# Translational invariance of Brownian motion

Let $(\Omega,\mathcal{A},\mathbb{P})$ a probability space, $(X_t,\mathcal{F}_t)_{t \geq 0}$ a time-homogeneous Markov process. A paper I read defines a probability measure $\mathbb{P}^x$ by

$$\mathbb{P}^x(C) := \mathbb{P}(C \mid X_0=x) \qquad \qquad (C \in \mathcal{A})$$

Applying this in particular to a Brownian motion $(B_t)_{t \geq 0}$ we obtain

$$\mathbb{P}^x(C) = \mathbb{P}(C \mid B_0 = x)$$

so in particular for $C:=[B_t \in B]$ (where $B \in \mathcal{B}(\mathbb{R})$)

$$\mathbb{P}^x[B_t \in B] = \mathbb{P}[B_t \in B \mid B_0=x] \tag{1}$$

But I know the following definition of $\mathbb{P}^x$:

$$\mathbb{P}^x[B_t \in B] := \mathbb{P}[x+B_t \in B] \tag{2}$$

But I don't see why the measures defined in (1) and (2) are the same (for $x \not= 0$)...

Edit: Let $x \mapsto g(x):=\mathbb{P}[B_t \in B \mid B_0=x]$. Then $g$ is only $\mathbb{P}_{B_0}$-a.s. uniquely defined, i.e. $\delta_0$-a.s. uniquely defined. Therefore an arbritary measurable function $h: \mathbb{R} \to \mathbb{R}$ such that $h(0) = \mathbb{P}[B_t \in B]$ would fulfill $h(B_0)=\mathbb{P}[B_t \in B|B_0]$ - and this would imply that (1) is (for $x \not= 0$) not well-defined. Am I correct...?

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@DavideGiraudo: the left-hand side, you meant? – Ilya Jan 9 '13 at 17:29
Also, $C$ shall be a measurable subset of the path space $\Omega$, not of the state space $\Bbb R$. Anyway, the definition of measures $\Bbb P^x$ as conditional on the initial state is handy, but I am not sure it is perfectly precise. – Ilya Jan 9 '13 at 17:49
@Ilya I rewrote my question, maybe it's clearer now. I'm somehow confused about this... (@all I'm sorry that I totally rewrote it, but hopefully it's easier to answer now.) – saz Jan 9 '13 at 18:06
@DavideGiraudo Could you take a look at the question again? I rewrote it, because the former example was not a good one. I'm simply confused about this definition of $\mathbb{P}^x$... – saz Jan 9 '13 at 18:22
From where do you have $(2)$? – Stefan Hansen Jan 9 '13 at 18:38

The heart of the matter here is that, considering a standard Brownian motion $(W_t)_{t\geqslant0}$ (in particular, such that $W_0=0$ almost surely), for every $x$, one can realize a Brownian motion $B^x=(B^x_t)_{t\geqslant0}$ starting from $x$ by $B^x_t=x+W_t$ for every $t\geqslant0$.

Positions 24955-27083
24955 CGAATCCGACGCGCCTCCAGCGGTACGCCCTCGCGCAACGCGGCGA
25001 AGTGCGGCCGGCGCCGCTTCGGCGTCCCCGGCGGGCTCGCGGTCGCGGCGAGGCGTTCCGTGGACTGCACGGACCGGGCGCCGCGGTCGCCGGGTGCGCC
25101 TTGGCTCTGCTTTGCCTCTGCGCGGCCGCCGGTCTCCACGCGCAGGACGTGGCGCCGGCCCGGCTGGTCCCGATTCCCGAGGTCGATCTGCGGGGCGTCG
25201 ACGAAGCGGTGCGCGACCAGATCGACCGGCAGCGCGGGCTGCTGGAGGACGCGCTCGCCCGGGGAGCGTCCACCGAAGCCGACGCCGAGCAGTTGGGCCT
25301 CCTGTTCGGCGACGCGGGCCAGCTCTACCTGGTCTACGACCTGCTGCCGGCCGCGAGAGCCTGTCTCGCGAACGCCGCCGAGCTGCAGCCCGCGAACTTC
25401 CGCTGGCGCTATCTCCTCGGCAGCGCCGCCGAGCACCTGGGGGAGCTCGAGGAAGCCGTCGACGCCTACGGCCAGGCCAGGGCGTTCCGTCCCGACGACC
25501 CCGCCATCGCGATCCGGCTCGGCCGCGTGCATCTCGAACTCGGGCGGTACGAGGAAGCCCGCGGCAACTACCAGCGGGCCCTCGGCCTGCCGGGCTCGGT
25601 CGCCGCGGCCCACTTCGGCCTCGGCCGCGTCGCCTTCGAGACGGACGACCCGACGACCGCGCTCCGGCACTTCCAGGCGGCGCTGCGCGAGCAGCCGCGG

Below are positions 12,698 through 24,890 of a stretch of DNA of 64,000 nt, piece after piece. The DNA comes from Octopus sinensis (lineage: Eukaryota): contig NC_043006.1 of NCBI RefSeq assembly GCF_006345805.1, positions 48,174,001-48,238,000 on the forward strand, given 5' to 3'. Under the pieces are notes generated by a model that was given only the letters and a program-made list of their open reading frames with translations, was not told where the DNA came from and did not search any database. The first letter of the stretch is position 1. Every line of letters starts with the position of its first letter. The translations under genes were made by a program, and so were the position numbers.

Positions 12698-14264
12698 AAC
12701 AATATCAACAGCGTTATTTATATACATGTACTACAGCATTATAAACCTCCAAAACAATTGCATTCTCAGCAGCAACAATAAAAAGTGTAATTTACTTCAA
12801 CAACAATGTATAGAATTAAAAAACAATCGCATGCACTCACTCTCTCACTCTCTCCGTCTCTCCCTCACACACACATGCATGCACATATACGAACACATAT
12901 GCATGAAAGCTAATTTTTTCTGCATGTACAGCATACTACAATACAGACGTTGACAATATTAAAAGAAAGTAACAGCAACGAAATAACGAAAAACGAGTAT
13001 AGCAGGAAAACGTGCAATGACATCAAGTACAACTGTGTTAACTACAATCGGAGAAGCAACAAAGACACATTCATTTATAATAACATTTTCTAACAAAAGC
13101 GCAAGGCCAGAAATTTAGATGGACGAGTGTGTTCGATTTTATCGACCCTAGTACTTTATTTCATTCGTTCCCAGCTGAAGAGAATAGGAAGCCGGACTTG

The rest is a matter of notations. Let $\Omega=\mathcal C([0,+\infty),\mathbb R_+)$ and $W_t:\Omega\to\mathbb R$ defined by $W_t(\omega)=\omega(t)$. Then the Wiener measure $\mathbb P$ on $\Omega$ is concentrated on $\Omega_0=\{\omega\in\Omega\mid\omega(0)=0\}$ and, for every $x$ in $\mathbb R$, one can define a probability measure $\mathbb P^x$ on $\Omega$ as the image of $\mathbb P$ by the translation $\sigma_x:\Omega\to\Omega$ defined by $\sigma_x(\omega)(t)=x+\omega(t)$.
Thus $\mathbb P=\mathbb P^0$ and, for every $x$, $\mathbb P^x$ is concentrated on $\Omega_x=\sigma_x(\Omega_0)=\{\omega\in\Omega\mid\omega(0)=x\}$. Furthermore, for every measurable $C$ in $\Omega$, $\mathbb P^x(C)=\mathbb P(\sigma_x^{-1}(C))$. For example $\mathbb P^x(W_t\in D)=\mathbb P(x+W_t\in D)$ for every Borel set $D$ and, more generally, $W$ under $\mathbb P^x$ is distributed like $B^x$ under $\mathbb P$ and is such that $W_0=x$, $\mathbb P^x$-almost surely..
As far as I can see your definition coincides with the definition given in $(2)$. But my question was more about whether one can define the measure $\mathbb{P}^x$ also by $(1)$. In my oppinion $(1)$ and $(2)$ don't define the same measure (as I explained in the edit above). Am I correct? – saz Jan 10 '13 at 12:34